Depending on patient group assignment, individuals received either an anterior or transgluteal sciatic nerve block, plus femoral nerve and lateral femoral cutaneous nerve blocks, by the investigating Anesthetist. Clinical assessment of nerve blocks were performed by assistant not involved in this study . Before starting the nerve block, 1-2 mg of midazolam IV was given for anxiolysis.

In the anterior group, the patients were put in the supine position, the hip was abducted, externally rotated, and the knee flexed. An ultrasound system (Micro Maxx System, Sonosite; Bothell, WA) with a low-frequency (5 to 2 MHz) curved-array transducer (C60e) was used. The ultrasound transducer was positioned perpendicular to the skin, approximately 8 cm distal to the inguinal crease, using a sterile ultrasound gel and a sterile plastic transducer cover. After identifying the sciatic nerve as a hyper-echoic structure posterior and medial to the lesser trochanter [Figure 1], the overlying skin was sterilized with Povidone-Iodine solution, infiltrated with 2 ml of 1% lidocaine, and a 150-mm short bevel 21-gauge insulated nerve block needle was inserted (Stimuplex A, B. Melsungen AG, Germany). A nerve stimulator with a pulse duration of 0.1 ms and stimulating frequency of 2 Hz was then turned on, to elicit foot plantar flexion or dorsiflexion. The needle was further repositioned as needed to evoke a motor response at 0.7 mA or less. After negative aspiration in the syringe, to avoid intravascular injection, 15 ml of 0.25% Bupivacaine and 10 ml of 1% lidocaine was injected. This mixture was chosen to induce a faster onset of block (because of Lidocaine), and to prolong the duration of action (due to Bupivacaine).
Figure 1: The ultrasound image of the sciatic nerve in the anterior approach

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Femoral and lateral femoral cutaneous nerves were then located and blocked, using a high-frequency 13 to 6 MHz linear array transducer (HFL38, Sonosite, Bothell, WA), a 100-mm short-bevel insulated needle (Stimuplex A, B. Melsungen AG, Germany), and an injection of 10 ml of 0.25% bupivacaine and 10 ml of 1% lidocaine.

In the transgluteal approach, the patients were placed in a lateral position with the operated leg upward, and the hip and knee were flexed at approximately 45΀. The ultrasound transducer was positioned perpendicular to the skin on the line connecting the ischial tuberosity and the greater trochanter. After skin preparation, the curved array ultrasound probe was used to localize the sciatic nerve, which appeared as a hyper-echoic transverse structure between the ischial tuberosity and the greater trochanter. A local anesthetic was injected as in the anterior approach [Figure 2].
Figure 2: The ultrasound image of the sciatic nerve in the transgluteal approach

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To perform the femoral nerve and lateral femoral cutaneous nerve blocks, the patients were repositioned in the supine position, and blockade was carried out as described earlier. The sensory and motoric blocks were assessed before the patient underwent surgery. After finishing all the blocks, sterile covers were put on the same areas in both groups to blind observers to the block technique used. The quality of nerve visualization during both sciatic nerve approaches and femoral nerve localization was Documented by an anesthetist experienced in ultrasound guided nerve block. Measurements included: The onset time of the block, completion time of the block (time from insertion of the needle until needle withdrawal after completion of the injection), which was measured for the sciatic nerve alone in either of the approaches, as well as, the total procedure time for all blocks in a patient (from inserting the needle for the first sciatic block until needle withdrawal after the femoral blocks). Procedural times were recorded by an assistant. Another anesthetist who was blinded to the patient's group assignment continued the anesthesia care and documented the quality of anesthesia and analgesia, as also whether sedation with midazolam had been used if so, the patient was labeled (ultrasound guided sciatic nerve block + sedation: USGSNB + sedation or if rescue medication such as fentanyl 50 - 100 ΅g had been administered. If the patient had severe pain that was not relieved by fentanyl, their status was converted to general anesthesia, and it was considered failure of block.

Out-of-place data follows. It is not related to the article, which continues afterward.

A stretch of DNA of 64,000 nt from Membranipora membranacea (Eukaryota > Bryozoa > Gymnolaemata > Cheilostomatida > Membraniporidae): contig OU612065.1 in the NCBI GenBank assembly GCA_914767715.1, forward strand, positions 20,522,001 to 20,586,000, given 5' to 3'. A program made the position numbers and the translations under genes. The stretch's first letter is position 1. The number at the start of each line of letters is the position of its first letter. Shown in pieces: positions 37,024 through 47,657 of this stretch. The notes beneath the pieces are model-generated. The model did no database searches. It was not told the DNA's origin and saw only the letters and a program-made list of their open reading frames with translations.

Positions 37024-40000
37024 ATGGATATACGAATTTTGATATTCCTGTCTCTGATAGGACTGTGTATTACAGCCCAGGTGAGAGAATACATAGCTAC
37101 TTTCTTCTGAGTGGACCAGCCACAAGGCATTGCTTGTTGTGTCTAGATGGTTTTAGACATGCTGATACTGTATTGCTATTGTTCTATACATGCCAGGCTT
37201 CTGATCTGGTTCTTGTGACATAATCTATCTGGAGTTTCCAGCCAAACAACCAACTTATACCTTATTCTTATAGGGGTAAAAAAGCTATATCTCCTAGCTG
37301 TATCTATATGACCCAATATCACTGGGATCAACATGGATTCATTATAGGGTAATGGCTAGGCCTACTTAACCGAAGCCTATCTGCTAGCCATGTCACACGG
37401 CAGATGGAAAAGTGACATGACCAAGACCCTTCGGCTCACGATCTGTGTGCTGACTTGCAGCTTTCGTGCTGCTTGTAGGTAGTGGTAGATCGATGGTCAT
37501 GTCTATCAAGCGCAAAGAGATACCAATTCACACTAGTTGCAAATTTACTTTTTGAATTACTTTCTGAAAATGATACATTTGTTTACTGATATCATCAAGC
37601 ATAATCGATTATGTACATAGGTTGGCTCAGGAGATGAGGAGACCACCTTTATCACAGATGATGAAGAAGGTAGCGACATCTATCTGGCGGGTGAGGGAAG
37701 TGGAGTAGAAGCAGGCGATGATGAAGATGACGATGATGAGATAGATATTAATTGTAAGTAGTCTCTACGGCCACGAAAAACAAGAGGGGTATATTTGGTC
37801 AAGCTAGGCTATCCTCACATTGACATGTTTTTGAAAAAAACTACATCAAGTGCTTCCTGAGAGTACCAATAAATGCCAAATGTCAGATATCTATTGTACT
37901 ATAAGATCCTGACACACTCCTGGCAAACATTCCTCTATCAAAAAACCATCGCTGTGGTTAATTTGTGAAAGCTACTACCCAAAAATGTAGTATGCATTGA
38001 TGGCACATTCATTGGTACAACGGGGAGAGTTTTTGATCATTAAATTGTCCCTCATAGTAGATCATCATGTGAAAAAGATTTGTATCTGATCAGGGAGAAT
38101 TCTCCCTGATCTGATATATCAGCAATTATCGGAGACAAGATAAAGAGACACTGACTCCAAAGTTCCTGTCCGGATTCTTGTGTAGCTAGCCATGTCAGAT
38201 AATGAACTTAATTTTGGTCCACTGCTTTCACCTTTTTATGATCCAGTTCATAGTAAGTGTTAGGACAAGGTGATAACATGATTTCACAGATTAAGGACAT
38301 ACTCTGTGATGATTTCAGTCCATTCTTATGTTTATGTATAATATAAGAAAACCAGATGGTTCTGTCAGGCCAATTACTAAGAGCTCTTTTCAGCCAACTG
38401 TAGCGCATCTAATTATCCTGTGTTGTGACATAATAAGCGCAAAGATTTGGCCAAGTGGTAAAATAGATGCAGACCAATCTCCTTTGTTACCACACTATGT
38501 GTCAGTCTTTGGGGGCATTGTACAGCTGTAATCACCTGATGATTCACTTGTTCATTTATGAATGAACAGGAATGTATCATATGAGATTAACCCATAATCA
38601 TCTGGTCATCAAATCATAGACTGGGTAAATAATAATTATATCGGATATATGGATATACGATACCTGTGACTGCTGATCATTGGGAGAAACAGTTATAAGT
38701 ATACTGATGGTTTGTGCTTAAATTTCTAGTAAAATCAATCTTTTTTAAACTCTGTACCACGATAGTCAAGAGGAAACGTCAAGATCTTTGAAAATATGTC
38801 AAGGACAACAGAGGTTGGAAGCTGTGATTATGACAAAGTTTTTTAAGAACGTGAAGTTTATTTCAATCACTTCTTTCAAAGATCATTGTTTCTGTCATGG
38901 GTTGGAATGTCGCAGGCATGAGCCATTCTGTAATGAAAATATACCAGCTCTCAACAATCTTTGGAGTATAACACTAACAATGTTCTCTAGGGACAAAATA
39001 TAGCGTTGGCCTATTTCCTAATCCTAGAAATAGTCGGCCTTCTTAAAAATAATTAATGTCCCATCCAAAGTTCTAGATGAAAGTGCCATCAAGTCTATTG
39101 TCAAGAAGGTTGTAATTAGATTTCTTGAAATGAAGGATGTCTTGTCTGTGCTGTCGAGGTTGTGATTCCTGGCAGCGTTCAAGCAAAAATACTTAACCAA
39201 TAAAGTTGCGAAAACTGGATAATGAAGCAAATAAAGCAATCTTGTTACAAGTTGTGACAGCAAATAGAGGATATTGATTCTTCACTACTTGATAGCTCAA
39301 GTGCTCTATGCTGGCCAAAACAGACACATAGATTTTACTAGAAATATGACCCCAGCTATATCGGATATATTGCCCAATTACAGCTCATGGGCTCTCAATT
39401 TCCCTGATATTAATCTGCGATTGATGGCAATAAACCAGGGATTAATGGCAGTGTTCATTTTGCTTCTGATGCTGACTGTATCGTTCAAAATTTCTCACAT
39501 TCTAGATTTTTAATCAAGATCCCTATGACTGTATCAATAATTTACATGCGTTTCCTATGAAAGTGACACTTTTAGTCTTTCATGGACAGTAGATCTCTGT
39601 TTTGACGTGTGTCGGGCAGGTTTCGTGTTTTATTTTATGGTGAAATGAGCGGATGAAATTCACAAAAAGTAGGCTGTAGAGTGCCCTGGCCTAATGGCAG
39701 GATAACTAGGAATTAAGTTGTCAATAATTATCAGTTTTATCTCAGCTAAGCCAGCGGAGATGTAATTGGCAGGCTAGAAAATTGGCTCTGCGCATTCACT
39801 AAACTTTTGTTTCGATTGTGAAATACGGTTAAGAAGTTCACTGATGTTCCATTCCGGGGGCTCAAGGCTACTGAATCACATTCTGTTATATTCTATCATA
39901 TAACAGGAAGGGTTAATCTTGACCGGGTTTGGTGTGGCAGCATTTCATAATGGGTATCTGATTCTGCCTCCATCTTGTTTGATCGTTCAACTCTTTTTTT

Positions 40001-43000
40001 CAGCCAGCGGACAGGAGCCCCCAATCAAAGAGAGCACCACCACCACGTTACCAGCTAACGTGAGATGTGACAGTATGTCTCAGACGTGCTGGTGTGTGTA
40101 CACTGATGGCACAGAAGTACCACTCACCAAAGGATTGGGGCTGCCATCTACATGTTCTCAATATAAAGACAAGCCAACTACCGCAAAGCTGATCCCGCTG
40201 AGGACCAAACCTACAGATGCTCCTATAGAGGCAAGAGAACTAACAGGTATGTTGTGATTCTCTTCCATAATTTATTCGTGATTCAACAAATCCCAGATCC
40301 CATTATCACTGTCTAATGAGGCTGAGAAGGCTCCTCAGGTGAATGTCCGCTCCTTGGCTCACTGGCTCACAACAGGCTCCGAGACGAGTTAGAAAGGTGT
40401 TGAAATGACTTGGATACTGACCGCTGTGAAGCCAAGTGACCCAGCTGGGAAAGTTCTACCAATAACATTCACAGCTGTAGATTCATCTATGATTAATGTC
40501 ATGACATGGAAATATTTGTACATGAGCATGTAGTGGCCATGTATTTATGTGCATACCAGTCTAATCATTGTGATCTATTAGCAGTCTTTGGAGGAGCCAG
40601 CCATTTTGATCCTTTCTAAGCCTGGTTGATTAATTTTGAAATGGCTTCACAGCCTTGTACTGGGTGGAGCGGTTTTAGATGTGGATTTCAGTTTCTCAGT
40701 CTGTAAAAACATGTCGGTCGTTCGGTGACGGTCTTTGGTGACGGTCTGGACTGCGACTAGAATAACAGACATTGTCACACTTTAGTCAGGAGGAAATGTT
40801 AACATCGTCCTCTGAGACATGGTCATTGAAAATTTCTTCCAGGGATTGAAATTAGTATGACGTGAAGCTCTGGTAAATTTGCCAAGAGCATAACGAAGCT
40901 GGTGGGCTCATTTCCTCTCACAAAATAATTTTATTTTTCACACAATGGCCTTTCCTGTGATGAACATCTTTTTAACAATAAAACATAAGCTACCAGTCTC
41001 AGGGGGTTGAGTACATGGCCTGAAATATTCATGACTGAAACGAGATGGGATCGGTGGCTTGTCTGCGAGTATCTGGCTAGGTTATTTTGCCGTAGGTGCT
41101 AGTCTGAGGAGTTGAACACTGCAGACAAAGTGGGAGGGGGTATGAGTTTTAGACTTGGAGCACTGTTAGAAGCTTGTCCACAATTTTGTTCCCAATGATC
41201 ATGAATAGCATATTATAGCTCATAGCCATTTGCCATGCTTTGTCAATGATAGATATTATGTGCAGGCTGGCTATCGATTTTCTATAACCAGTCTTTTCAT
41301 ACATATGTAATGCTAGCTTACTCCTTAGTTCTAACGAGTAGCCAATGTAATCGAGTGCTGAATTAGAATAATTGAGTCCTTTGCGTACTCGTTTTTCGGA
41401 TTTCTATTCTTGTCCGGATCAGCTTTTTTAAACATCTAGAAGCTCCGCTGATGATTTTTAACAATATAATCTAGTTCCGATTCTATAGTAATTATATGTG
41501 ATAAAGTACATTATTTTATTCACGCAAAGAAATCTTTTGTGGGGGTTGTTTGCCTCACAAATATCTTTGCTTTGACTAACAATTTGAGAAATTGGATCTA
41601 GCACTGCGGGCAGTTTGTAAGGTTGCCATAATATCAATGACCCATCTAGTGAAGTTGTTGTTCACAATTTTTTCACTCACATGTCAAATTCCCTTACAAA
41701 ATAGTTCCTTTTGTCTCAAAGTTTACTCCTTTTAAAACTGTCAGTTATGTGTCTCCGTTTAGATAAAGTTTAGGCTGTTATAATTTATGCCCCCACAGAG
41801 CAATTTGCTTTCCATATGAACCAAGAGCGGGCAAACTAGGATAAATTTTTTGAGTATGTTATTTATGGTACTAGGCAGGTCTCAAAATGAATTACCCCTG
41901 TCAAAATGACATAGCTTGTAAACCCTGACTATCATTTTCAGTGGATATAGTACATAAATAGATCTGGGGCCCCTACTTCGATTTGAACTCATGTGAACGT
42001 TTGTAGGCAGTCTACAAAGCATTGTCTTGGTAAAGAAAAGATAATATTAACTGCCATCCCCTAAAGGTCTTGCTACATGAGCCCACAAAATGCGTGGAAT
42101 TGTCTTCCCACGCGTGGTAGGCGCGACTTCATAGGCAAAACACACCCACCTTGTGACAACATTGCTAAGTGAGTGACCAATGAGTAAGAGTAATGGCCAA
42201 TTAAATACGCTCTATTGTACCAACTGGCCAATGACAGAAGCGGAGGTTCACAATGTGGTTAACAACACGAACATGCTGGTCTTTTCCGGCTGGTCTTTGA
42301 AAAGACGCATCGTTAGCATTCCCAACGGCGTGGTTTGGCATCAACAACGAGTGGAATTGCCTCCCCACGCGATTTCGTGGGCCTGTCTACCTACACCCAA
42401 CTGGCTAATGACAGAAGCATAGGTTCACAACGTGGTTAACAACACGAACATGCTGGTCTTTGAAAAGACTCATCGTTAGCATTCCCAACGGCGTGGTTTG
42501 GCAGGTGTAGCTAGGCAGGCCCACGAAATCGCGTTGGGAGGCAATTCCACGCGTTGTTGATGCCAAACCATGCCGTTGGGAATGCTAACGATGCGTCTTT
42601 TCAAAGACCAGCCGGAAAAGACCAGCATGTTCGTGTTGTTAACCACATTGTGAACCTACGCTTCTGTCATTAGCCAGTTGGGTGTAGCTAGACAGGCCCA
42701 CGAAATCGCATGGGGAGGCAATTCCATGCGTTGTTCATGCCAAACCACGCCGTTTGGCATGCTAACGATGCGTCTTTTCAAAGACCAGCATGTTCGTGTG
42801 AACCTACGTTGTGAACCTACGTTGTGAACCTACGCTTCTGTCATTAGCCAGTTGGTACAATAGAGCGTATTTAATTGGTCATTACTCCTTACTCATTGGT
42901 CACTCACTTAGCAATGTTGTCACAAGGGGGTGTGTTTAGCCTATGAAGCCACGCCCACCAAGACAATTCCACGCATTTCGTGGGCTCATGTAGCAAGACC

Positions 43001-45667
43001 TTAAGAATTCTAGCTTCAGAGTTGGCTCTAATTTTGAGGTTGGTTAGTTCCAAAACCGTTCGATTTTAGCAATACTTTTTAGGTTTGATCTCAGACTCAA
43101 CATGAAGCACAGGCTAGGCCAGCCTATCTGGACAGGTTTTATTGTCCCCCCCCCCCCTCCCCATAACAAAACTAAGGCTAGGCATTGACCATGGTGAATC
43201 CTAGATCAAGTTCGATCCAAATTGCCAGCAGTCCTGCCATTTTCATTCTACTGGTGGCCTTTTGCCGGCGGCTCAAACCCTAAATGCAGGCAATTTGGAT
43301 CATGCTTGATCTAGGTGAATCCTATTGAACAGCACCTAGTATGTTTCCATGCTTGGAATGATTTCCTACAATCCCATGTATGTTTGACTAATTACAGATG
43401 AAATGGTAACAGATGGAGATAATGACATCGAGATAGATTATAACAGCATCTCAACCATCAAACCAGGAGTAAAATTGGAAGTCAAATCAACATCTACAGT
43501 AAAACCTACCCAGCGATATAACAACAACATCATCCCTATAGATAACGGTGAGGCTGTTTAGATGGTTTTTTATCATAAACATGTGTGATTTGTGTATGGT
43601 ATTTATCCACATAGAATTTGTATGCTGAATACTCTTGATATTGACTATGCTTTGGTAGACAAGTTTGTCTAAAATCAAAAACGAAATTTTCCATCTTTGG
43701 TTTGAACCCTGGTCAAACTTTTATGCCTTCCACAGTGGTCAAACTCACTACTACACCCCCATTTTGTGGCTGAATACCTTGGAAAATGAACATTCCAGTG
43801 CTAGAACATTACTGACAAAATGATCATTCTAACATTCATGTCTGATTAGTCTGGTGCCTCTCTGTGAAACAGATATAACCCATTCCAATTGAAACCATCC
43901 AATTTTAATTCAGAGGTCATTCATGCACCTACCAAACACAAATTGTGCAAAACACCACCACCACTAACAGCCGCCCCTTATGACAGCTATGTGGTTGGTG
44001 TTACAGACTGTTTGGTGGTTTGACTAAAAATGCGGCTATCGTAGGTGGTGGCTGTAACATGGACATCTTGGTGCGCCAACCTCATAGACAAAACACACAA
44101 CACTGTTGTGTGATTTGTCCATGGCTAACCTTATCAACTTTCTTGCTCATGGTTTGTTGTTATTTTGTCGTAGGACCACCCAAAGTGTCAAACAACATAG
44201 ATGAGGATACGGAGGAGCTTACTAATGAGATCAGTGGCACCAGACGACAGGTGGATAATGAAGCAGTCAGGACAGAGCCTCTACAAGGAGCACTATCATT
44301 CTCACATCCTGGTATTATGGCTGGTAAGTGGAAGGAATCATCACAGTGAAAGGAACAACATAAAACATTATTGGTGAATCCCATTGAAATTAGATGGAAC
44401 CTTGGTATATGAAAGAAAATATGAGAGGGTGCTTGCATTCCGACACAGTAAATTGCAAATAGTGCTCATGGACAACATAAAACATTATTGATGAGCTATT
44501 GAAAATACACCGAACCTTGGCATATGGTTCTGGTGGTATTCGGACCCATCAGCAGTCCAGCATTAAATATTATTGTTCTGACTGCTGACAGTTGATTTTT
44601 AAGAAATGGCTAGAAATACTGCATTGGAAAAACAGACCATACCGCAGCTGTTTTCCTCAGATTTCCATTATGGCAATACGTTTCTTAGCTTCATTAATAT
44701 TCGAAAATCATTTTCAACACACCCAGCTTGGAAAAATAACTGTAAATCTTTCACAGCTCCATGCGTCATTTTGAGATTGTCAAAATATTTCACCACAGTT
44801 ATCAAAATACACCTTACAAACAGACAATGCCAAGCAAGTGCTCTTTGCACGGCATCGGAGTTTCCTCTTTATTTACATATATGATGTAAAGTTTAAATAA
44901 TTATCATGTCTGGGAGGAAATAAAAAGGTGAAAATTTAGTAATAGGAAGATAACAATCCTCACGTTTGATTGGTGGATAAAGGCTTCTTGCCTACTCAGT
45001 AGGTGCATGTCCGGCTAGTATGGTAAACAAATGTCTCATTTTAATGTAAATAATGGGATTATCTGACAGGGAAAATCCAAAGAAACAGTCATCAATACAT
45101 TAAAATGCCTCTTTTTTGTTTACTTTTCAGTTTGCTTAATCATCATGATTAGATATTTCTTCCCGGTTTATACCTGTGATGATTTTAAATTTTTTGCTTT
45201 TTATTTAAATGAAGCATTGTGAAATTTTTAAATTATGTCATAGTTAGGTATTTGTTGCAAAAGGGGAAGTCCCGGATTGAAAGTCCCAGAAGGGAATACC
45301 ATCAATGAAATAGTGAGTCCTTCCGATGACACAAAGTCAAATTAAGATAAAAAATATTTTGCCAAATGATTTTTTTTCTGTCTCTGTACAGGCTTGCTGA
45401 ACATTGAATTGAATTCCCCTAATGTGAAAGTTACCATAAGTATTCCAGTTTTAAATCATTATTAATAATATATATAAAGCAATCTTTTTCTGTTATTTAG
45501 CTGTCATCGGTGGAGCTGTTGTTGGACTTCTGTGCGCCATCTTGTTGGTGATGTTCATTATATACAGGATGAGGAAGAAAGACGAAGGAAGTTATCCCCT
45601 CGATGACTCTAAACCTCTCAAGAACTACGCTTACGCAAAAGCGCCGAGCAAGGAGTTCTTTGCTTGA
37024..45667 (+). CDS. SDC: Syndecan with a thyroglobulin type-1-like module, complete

Postoperatively, the visual analog scale (VAS) at rest and movement in the recovery room, and again at 2, 4, 8, 12, 16, 20, and 24 hours postoperatively, was registered. To treat pain, pethidine was given, the dose and time of administration were documented.

For statistical analysis we used the (SPSS Inc. version 19, Chicago, IL, USA). The Fisher's exact test was used for nominal variables, to compare the transgluteal and anterior groups. A non-parametric Mann-Whitney test was used to compare the variables. P values less than 0.05 were considered significant.


   Results Top


There were no significant differences between both groups regarding the demographic characteristics such as age, gender, height, and weight [Table 1].
Table1: Demographic data

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There was no significant difference between groups in the number of blocks done with or without sedation [Table 2]. Visualization of the femoral and sciatic nerve was good in both groups (except in one patient in each of the two groups). No difference was found between the groups in the quality of anesthesia; all patients in Group A had good anesthesia, whereas 11 of 12 patients in Group T had good anesthesia.
Table 2: Different variables in the transgluteal group (T) and anterior group (A) of the sciatic nerve block

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Although the mean onset time of the block was longer in Group T, this was not statistically significant. No statistical differences were found between the groups in the administration of rescue narcotics to treat pain during surgery. No significant difference in surgery duration was measured between the groups.